Mr. Dudley to Mr. Seward.

No. 188.]

Sir: I have just learned more about the sale of the confederate bonds. Some of the particulars I wrote are not correct. The amount raised is seven hundred and fifty thousand pounds sterling. The amount of bonds sold are three millions of pounds sterling. The rate at which they were sold, or taken, was five shillings on the pound, equal to twenty-five cents per dollar. They have been taken by merchants, manufacturers, and, probably, others. Cotton has been pledged for their redemption. The price is seven cents per pound in the States. I have not as yet learned when the bonds are to be paid or how the pledged cotton is to be held. I am promised more of the details. Frazer, Trenholm & Company, Leech, Harrison and Forwood, Ranken, Houghton & Company, and Fernie Brothers, have taken large amounts. Three houses at Manchester have taken. From what I learn, most of the prominent houses and business men here have taken more or less of these bonds. I understand they have gone into it as a matter of business. Their calculations are that the bonds will be good, whatever happens. If the south succeeds, (which is considered certain,) the government is bound, and will pay; if they fail, in any compromise or settlement made between the north and the south, arrangements will be made with the north to pay these bonds held by English creditors, (and no doubt Mr. Mason has promised them this;) that if the worst comes, the cotton pledged, in any event, will be forthcoming to pay them. They being British subjects, consider that they can claim this cotton, even as against the government of the United States—if not before, at least after peace is declared. Such are their calculations. The questions of destruction of cotton by fire and repudiation, two favorite measures inaugurated by the south, have been entirely overlooked.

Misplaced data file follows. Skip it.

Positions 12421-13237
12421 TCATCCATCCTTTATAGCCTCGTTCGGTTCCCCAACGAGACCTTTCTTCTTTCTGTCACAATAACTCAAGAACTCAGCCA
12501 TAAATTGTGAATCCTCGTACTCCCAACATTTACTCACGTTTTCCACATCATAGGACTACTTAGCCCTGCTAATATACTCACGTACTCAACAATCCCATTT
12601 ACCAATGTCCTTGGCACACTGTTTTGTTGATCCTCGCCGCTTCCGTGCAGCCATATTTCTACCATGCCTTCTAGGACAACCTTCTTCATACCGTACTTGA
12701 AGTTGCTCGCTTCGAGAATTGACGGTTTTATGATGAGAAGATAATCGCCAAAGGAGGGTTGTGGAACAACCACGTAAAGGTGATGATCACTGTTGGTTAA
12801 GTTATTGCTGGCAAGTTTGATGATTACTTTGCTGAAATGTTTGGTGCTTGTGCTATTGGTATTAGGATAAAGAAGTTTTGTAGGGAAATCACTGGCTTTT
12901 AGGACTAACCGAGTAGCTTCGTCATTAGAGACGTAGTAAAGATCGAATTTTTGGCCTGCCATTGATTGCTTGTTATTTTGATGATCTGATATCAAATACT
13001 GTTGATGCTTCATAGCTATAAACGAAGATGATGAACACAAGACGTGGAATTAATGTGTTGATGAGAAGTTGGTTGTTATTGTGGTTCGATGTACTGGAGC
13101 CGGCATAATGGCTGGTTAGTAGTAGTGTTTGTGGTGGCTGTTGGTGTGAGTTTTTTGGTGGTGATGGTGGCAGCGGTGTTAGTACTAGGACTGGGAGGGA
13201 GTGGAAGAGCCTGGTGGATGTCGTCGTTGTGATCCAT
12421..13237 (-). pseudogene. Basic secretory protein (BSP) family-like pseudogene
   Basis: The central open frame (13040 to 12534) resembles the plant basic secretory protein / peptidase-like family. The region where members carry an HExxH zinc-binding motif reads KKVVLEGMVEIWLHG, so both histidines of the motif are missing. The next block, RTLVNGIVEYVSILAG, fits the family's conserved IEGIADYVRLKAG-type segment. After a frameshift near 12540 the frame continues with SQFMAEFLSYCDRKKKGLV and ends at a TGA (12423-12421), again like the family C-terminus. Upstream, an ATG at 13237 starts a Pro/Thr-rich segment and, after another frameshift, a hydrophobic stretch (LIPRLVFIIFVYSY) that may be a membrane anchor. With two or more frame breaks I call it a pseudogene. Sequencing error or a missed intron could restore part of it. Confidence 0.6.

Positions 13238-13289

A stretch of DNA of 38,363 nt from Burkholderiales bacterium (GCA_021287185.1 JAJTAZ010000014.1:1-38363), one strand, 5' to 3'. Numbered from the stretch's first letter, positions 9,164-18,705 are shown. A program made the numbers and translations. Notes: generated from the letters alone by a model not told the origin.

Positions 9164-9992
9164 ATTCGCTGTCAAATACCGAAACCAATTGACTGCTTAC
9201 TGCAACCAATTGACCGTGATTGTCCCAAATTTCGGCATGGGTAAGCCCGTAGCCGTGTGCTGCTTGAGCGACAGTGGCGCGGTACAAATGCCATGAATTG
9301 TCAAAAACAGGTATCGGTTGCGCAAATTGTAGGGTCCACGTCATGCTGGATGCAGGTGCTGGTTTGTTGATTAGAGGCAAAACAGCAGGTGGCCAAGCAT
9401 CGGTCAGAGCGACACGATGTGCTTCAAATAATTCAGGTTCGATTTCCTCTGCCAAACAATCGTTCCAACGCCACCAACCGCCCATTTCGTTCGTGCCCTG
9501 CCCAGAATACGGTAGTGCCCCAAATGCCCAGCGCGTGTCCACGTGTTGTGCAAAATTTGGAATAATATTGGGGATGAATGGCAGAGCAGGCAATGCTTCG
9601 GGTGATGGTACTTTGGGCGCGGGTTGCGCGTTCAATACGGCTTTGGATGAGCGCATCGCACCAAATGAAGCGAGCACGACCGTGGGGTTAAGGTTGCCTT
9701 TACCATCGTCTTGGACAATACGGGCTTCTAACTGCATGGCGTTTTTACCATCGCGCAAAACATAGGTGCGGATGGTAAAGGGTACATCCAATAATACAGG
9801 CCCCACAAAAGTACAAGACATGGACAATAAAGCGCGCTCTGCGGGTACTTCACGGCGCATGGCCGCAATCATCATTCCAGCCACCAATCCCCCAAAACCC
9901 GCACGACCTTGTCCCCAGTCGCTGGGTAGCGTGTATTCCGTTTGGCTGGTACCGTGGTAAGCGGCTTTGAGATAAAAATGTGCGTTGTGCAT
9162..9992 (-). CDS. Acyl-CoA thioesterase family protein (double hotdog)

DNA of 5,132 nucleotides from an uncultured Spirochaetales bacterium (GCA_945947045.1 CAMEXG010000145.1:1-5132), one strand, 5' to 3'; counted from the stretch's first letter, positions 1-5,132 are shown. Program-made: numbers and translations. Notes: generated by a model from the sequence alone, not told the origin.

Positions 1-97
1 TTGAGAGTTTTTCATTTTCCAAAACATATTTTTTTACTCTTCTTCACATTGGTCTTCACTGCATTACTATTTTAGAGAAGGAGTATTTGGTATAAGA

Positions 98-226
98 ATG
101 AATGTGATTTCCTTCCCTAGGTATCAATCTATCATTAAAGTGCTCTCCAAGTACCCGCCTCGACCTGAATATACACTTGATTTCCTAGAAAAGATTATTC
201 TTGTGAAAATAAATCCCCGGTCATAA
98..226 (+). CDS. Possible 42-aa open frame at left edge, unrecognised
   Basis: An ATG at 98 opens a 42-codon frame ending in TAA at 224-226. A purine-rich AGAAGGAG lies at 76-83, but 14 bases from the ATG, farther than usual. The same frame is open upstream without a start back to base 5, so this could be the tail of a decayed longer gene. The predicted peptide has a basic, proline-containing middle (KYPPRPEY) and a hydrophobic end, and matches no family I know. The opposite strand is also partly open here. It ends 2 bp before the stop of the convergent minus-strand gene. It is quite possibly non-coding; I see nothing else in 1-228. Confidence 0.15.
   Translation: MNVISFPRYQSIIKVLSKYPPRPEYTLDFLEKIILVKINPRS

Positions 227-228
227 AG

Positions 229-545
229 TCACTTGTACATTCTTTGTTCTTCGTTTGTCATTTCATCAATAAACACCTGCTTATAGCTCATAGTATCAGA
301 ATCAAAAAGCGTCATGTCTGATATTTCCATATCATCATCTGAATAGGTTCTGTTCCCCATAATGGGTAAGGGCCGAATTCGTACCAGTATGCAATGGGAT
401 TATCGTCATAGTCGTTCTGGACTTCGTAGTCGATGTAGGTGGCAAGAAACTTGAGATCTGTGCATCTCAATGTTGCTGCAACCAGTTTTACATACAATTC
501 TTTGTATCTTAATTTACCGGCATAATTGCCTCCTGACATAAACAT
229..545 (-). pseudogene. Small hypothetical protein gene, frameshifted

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If their calculations are sound, and the bonds good, it must be confessed in this, as in most other cases, these Englishmen have looked to their own interests, and drive a hard bargain with their particular friends in the south whom they profess so much to admire.

I have the honor to be your obedient servant,


Hon. William H. Seward, Secretary of State.